It’s odd an astounding that they would now lend their support to a government which has used fear-mongering to erode human rights and expand the military-industrial complex more extensively than any time in the past.
Security experts such as Bruce Schneier have pointed out the folly of many of the Homeland Security policies which have been more focussed on addressing a single symptom than looking for holistic approaches to addressing real problems. Of course, many intellectuals have pointed out that doing things like requiring people to take off their shoes at the airport doesn’t reduce risk whatsoever, and is ultimately more about giving the false appearance that something substantive has been done while perpetuating citizen’s illogical perceptions of relative risk. One lunatic on an airplane in the UK tried to set off a bomb in his shoes – a very low percentage risk considering how many flights happened up until that point, yet now convenience is impacted for millions across the board as all shoes are now X-rayed. Yet, individuals could carry loads of plastique explosive taped to their torsos and fly right through checkpoints with no problem.
The idea of being able to eradicate all risk in life is completely irrational. Once you face that fact, you should be able to see that more and more little fixes may not be good for sustainable, long-term solutions to security concerns. You will lose in such arms races as more and more privacy and rights are eroded with each intrusive innovation. The abusive misuse of governmental power against innocent individuals is not worth the false perception of improved security. Do these authors not see this as a problem?!?
The general public is unable to understand math, and is therefore unable to effectively assess most risks. With the government perpetuating bad risk assessment as a pretext for reducing privacy, reducing individual rights, and increasing hassles for all citizens, it’s really bad for otherwise brilliant intellectuals such as the Sigma Group to fail to have really assessed the current trends, ethics, and societal implications of their involvement. They are helping the expansion of a police state and an erosion of the very sorts of rights and idealism that they normally would promote through their writing.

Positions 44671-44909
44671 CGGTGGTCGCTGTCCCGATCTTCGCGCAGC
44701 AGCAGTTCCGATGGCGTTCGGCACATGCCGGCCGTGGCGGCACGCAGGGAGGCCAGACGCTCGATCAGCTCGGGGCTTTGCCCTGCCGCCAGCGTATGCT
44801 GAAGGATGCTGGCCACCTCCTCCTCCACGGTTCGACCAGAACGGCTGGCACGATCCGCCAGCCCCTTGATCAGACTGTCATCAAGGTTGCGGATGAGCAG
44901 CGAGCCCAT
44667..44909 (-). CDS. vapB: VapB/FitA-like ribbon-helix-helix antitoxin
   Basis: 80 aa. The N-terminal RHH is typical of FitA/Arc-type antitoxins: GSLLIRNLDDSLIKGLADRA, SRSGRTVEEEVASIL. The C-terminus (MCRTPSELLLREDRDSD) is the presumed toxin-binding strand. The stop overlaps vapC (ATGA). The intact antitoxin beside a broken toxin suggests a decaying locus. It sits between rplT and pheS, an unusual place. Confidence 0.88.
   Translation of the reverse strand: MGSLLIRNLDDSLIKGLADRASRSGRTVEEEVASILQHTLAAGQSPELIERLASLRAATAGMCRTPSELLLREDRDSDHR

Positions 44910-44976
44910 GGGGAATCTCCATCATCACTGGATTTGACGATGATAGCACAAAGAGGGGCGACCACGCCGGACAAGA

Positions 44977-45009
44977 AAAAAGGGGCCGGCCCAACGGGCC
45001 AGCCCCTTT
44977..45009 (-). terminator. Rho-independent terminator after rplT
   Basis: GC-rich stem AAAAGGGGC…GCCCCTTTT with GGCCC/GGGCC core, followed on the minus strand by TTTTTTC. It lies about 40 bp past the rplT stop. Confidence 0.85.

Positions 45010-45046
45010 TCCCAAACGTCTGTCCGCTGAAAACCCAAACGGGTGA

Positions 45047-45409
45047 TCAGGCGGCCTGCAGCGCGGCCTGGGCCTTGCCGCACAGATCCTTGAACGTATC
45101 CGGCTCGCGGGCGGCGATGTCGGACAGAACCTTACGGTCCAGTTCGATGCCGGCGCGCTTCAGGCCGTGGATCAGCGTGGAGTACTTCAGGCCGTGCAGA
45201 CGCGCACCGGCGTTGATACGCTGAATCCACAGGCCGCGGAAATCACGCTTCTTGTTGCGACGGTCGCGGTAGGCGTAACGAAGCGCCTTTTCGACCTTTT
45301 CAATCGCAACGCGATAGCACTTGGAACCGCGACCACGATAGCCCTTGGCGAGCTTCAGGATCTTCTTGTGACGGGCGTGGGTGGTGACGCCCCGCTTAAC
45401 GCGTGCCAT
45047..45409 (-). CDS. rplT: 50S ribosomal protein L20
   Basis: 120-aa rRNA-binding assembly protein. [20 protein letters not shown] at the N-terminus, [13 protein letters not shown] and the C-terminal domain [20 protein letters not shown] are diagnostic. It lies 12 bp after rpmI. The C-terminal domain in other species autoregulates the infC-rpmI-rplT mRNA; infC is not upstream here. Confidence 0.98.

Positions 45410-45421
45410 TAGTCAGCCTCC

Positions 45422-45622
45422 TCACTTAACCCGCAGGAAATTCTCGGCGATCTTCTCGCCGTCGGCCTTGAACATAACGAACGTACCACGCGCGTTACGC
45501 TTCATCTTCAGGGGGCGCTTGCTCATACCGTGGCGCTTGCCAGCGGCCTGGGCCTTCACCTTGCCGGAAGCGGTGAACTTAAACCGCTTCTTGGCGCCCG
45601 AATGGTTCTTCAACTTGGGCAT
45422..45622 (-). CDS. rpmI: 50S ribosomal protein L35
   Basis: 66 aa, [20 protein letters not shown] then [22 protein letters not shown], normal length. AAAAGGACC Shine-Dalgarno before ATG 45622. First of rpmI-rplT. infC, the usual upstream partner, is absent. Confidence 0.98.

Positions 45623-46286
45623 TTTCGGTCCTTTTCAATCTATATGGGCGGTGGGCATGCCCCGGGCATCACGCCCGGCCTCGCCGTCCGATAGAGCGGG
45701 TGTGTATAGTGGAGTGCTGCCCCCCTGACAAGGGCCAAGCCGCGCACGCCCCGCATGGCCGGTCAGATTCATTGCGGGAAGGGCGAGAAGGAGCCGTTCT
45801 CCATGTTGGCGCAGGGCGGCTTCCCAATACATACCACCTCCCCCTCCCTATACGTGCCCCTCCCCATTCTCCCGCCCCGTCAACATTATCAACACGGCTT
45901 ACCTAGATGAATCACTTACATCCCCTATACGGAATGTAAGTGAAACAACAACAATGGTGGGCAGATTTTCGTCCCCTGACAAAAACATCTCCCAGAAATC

Harlan Ellison wouldn’t have fallen for this naive and egotistical temptation! Shame on these guys for doing so.
I’ve written before in somewhat glowing terms of some science fiction writers, particularly in their ability to predict future technological advances and their impacts on our day-to-day lives. (See here and here.) I like Sci-Fi writers, and I think it’s good and helpful to society in general for people to write speculatively about possible futures. If we can foresee possible impacts of new and emerging technologies we might be able to figure out how to make such things work well for us, in non-destructive ways. But, Sigma’s efforts appear on the surface to be devoid of any ethical constraints, and lacking of wise consideration of whether technical advances might be more beneficial than destructive in the balance. I expect more of science fiction writers, particularly if they’re moving out of the realm of entertainment into active involvement with the government and military.
I’m not alone in criticizing Sigma’s involvement. The Chrononautic Log also ridicules the SciFi writers, and John C. Dvorak also criticizes both the ability of SF writers to predict the future, and the way the government simultaneously lauds them while making them out to be borderline crackpots. Techdirt sums it up eloquently:
…the likely result is more pointless methods to try to combat specific scenarios brought up by the writers, rather than anything more comprehensive or useful. While it’s at least nice to hear that Homeland Security is willing to listen to those with “outside the box” ideas, it’s tough to have much confidence in the idea that they’ll do anything useful with the information.
Sigma Group should post a webpage to state what their aims are, and what, IF ANY, ethically progressive policies they use before pushing tech/scientific solutions to societal problems. At best, their involvement currently seems short-sighted and more about pushing their own self-interests rather than altruistic goals of improving the human condition. If they had any ability to be visionary outside the narrow fields of science and technology, I don’t think they could be involved at all with the Department of Homeland Security – an agency which has focussed upon reducing privacy and individual rights while increasing oppressive policies.